A look underneath RRTC’s Red Plaid Shirt

By Jake Davies - West Carleton Online

CONSTANCE BAY – The Rural Root Theatre Company’s (RRTC) latest production is a lot like an iceberg. There’s a lot more going on behind the scenes than what we can see above the water.

Michael G. Wilmot’s A Red Plaid Shirt, debuting Nov. 6, has four actors, but a small army working behind the scenes ensuring, among other things, the 14 scene changes throughout the performance are done seamlessly in order to maintain the audience’s suspension of disbelief.

The play, directed by the RRTC’s Carolyn Walsh, revolves around two friends looking to fill the void left by their retirement. One wants to hit the open road on a motorcycle while the other one becomes increasingly obsessed with his health.

The friends’ wives play key roles, coming up with a creative solution to the pair’s problem.

Last week, (Oct. 23) West Carleton Online sat down with 13-year RRTC veteran and A Red Plaid Shirt stage manager Charlene Gardner to talk about what the audience doesn’t see, but still crucial to a production’s success.

Actors Lee Powell and Marianne Black peform a scene during rehearsal. Photo by Jake Davies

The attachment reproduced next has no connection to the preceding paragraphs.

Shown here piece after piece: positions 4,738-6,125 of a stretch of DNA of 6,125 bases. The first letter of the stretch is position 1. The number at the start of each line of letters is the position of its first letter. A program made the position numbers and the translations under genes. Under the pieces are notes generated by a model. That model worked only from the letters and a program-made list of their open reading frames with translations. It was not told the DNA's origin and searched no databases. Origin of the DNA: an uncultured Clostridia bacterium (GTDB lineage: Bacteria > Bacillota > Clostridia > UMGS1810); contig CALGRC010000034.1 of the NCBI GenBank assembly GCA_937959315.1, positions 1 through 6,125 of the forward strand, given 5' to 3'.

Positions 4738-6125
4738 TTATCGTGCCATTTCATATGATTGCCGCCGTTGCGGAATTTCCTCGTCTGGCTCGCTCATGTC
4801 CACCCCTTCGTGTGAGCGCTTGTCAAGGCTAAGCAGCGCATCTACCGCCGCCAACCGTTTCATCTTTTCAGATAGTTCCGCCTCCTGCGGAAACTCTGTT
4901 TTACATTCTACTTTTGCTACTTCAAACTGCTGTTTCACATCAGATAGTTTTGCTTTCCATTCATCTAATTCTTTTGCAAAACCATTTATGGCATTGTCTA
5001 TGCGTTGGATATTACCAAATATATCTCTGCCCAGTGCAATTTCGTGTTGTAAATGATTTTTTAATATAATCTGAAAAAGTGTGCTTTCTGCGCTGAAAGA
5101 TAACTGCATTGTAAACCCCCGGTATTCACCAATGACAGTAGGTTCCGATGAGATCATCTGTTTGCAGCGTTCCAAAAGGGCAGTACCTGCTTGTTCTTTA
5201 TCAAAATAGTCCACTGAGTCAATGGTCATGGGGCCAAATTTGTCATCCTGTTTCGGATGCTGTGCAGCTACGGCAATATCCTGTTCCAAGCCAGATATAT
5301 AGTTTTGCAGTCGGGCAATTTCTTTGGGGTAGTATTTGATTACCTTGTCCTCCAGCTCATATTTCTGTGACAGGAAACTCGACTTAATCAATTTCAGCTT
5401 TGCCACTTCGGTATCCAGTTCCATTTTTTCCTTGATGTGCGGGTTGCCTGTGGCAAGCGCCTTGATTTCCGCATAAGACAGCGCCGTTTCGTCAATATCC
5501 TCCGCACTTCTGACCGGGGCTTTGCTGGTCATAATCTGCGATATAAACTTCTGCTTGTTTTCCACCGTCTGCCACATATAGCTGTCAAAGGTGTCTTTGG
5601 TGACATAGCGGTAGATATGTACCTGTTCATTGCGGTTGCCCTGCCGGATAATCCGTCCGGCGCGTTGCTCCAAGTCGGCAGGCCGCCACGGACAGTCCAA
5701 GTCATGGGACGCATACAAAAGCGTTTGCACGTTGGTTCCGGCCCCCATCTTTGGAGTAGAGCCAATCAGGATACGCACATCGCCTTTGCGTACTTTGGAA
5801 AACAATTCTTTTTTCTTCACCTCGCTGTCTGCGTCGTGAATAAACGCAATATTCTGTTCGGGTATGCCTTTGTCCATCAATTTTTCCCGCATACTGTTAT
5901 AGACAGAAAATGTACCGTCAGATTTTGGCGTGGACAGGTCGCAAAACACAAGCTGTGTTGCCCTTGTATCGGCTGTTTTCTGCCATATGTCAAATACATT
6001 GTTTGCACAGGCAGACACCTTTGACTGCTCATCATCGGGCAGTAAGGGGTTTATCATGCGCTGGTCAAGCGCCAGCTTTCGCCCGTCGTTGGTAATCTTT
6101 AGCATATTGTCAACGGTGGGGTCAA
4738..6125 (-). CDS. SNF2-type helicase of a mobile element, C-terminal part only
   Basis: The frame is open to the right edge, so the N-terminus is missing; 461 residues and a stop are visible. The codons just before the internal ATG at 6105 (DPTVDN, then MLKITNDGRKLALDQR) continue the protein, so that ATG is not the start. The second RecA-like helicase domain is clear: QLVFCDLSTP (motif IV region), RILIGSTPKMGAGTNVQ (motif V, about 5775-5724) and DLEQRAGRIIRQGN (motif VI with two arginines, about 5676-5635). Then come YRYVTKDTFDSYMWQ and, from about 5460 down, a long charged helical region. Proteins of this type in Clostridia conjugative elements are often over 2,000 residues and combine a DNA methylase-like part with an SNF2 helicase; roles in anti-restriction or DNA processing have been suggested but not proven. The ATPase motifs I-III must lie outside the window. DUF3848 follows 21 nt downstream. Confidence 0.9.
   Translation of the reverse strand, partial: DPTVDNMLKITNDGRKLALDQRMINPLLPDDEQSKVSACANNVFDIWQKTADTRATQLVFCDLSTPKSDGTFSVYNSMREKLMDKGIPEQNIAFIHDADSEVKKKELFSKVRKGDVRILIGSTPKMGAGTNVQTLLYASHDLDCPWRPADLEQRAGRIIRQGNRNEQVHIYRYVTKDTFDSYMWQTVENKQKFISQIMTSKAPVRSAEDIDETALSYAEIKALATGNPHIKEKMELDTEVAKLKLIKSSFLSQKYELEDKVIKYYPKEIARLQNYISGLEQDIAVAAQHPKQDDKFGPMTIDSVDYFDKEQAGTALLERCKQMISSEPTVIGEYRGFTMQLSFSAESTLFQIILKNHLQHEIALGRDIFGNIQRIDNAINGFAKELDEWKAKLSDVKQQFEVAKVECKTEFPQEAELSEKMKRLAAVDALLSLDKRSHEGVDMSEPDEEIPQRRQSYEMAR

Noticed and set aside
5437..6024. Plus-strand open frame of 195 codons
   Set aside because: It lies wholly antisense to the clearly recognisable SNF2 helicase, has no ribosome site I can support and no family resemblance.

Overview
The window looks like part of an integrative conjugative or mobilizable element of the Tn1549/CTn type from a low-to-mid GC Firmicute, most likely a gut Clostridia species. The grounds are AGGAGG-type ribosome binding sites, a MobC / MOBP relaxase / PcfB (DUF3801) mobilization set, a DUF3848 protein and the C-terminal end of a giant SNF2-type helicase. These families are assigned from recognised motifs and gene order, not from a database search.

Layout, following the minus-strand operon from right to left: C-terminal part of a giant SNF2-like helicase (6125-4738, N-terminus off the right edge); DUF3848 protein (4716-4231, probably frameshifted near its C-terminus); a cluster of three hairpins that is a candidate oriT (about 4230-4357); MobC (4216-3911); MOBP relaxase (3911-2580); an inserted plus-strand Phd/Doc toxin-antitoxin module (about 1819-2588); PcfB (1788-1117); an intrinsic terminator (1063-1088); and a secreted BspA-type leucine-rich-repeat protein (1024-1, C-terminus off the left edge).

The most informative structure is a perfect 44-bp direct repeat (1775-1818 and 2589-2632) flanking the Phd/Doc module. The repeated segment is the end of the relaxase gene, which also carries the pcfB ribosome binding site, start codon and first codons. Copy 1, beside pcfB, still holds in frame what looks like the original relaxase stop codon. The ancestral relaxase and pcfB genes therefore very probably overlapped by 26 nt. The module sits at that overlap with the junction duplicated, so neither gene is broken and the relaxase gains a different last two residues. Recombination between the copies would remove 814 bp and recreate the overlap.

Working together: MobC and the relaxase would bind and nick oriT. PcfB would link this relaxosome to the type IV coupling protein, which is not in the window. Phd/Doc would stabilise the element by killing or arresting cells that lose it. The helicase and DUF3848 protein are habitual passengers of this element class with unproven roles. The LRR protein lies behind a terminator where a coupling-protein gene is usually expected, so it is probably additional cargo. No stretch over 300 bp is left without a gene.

“The stage manager is responsible for all the cues,” Dunrobin’s Gardner told West Carleton Online just before dress rehearsal for A Red Plaid Shirt was about to get started inside the NorthWind Wireless Fibre Centre Theatre (262 Len Purcell Dr.) Sunday (Oct. 23) evening. “I have to be aware of the lighting cues, props, costumes, entrances, exits, scene changes, sound. I have to be aware of all of those. I’m cuing everything, lights up, lights down, go actor.”

Crew safety is also an important role.

“Nobody’s stumbling over anything in the dark,” Gardner said. “Tripping over anything. If the director wants to try something, and I think it’s too dangerous, it’s my role to tell her no, she can’t have it. I communicate between the crew and the cast. If the director says, ‘I want her to come in with glasses,’ it’s my job to make sure props knows she has to have glasses.”

An important role of the stage manager is liaising with the director. Gardner says there are eight people working behind the scenes not including herself and the director.